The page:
Sincere thanks to Green College, UBC for their ongoing and generous support of this reading series. Copyright for the recordings remains with the artists.
|I am keen to introduce the poets: photo by Ryan Fitzpatrick
|Daniel Zomparelli and David McGimpsey read at Green College yesterday, as the third pairing in this year’s series of Play Chthonics: New Canadian Readings at the University of British Columbia. Here is an audio capture of the reading, which includes their responses to questions after the reading. Daniel read new work from his iPad, including a poem about Kimmy Gibbler that he had written that day, dedicated, he said, to David McGimpsey. McGimpsey read from his recent collections: Li’l Bastard (2012), which he describes as a sequence of “chubby sonnets,“ and Sitcom (2007), some of which he noted involved re-casting text from Timon of Athens. Both poets engaged in their own versions of what I think is a kind of pop-culture code-switching, coaxing and inverting lyric from pulverized mass media language and image flows. Zomparelli read a pair of poetic synopses of gay porn films. His poems and McGimpsey’s play with the ways in which, as viewers, we’re alienated from experience by screen or headset and, as participants, we’re thoroughly immersed in and seduced by the variegated and empty textures of spectacle, of hubbub: “That Taylor Swift song is not about you,” McGimpsey writes in sonnet 11, “David McGimpsey likes – then unlikes – this.” The reflexive play, the give and take of mass culture that interpellates us (making us feel as if a song were about you, were calling you) even as it refuses us any shared humanity, informs McGimpsey’s poetics, and lends them something of a pathos of misrecognition: “I tried / to recall lyrics to a pop song once loved.” An “I” – like a dropped syllable – feels as if it’s missing from that last line, which is already metrically slightly ungainly, one syllable over its normal count: a spectre of subjectivity, of a self that wants to call itself into existence amid the tangle and meshes of discourse swirling from phones and pads and pods; but trying is not recalling, and recalling is not reanimating. Words, for both of these poets, seem to act as placeholders, markers of wanting, of what – remaindered and unrealized – might still despite everything get to be called human love.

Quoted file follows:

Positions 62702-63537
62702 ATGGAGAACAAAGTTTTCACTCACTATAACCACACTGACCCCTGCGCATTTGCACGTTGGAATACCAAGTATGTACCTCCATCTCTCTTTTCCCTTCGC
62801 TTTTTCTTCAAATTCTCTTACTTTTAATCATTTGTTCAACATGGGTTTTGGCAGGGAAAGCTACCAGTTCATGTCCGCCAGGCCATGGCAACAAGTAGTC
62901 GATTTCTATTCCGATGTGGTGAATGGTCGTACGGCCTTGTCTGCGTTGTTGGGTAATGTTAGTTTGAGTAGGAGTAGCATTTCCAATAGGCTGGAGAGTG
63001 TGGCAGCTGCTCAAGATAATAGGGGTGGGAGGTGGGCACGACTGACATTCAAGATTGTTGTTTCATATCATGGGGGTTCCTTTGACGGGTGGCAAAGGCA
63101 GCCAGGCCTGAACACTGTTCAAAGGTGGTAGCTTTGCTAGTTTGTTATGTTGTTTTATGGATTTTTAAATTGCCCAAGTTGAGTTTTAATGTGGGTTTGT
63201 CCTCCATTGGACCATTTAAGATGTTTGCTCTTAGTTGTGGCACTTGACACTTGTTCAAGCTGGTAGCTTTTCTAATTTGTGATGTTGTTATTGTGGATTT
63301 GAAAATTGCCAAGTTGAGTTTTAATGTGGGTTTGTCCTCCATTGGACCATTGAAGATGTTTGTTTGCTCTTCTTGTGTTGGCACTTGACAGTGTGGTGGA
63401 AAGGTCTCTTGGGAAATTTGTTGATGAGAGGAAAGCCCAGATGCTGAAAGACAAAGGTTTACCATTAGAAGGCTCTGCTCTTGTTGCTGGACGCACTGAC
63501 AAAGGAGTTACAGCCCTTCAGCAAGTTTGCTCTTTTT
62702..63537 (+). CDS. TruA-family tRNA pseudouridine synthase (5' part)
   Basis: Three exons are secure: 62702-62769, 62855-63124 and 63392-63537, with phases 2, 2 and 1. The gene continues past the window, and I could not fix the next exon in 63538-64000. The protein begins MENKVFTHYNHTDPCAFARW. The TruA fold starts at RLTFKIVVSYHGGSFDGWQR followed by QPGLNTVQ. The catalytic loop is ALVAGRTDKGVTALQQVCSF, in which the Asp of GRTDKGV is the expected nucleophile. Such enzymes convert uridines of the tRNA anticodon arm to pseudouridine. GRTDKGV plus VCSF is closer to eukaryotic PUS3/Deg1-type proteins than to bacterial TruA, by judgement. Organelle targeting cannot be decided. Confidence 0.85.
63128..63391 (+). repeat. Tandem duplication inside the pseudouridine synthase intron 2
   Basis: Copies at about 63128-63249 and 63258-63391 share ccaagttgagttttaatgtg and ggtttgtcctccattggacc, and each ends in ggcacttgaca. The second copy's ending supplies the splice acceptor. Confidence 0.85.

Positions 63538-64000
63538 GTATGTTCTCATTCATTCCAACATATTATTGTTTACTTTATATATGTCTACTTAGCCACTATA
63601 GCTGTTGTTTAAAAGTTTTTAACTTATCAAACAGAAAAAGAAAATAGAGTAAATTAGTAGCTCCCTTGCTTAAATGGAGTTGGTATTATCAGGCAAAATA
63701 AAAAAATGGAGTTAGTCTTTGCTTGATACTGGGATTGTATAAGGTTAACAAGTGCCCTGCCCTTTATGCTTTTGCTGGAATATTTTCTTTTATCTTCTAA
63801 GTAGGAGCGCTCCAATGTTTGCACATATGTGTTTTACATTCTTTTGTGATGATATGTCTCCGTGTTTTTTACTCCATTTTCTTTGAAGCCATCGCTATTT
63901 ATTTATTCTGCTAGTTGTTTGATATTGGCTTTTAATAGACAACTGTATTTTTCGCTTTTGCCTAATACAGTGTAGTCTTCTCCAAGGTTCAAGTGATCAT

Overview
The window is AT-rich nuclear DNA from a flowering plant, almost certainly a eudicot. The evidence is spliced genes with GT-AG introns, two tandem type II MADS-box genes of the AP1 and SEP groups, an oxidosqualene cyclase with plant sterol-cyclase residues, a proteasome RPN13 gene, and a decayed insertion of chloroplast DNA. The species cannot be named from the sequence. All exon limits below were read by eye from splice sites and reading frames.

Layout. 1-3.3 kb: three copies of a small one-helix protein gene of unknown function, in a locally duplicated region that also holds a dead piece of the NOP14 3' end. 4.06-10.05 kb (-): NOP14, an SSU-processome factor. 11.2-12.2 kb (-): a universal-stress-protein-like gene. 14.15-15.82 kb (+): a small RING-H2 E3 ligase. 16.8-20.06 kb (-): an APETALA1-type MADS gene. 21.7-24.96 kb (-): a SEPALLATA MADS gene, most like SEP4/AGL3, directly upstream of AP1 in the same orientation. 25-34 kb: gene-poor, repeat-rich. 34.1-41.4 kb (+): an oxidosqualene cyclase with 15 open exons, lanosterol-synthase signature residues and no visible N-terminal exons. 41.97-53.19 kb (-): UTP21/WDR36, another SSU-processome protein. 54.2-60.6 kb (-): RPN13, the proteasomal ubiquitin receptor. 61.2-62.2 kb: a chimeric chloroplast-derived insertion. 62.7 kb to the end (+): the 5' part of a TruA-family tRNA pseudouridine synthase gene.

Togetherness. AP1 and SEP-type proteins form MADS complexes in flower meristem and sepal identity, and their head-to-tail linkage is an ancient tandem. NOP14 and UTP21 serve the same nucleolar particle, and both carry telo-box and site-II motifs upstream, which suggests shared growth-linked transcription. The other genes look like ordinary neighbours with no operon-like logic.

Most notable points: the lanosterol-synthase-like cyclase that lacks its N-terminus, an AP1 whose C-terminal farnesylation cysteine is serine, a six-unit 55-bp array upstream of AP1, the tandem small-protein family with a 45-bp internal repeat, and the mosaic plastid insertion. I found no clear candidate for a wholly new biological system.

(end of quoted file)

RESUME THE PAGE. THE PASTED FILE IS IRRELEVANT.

Sincere thanks to Green College for their ongoing and generous support of this reading series, and to the Improvisation, Community and Social Practice research initiative for helping to sustain the series this year. Copyright for this work remains with the artists.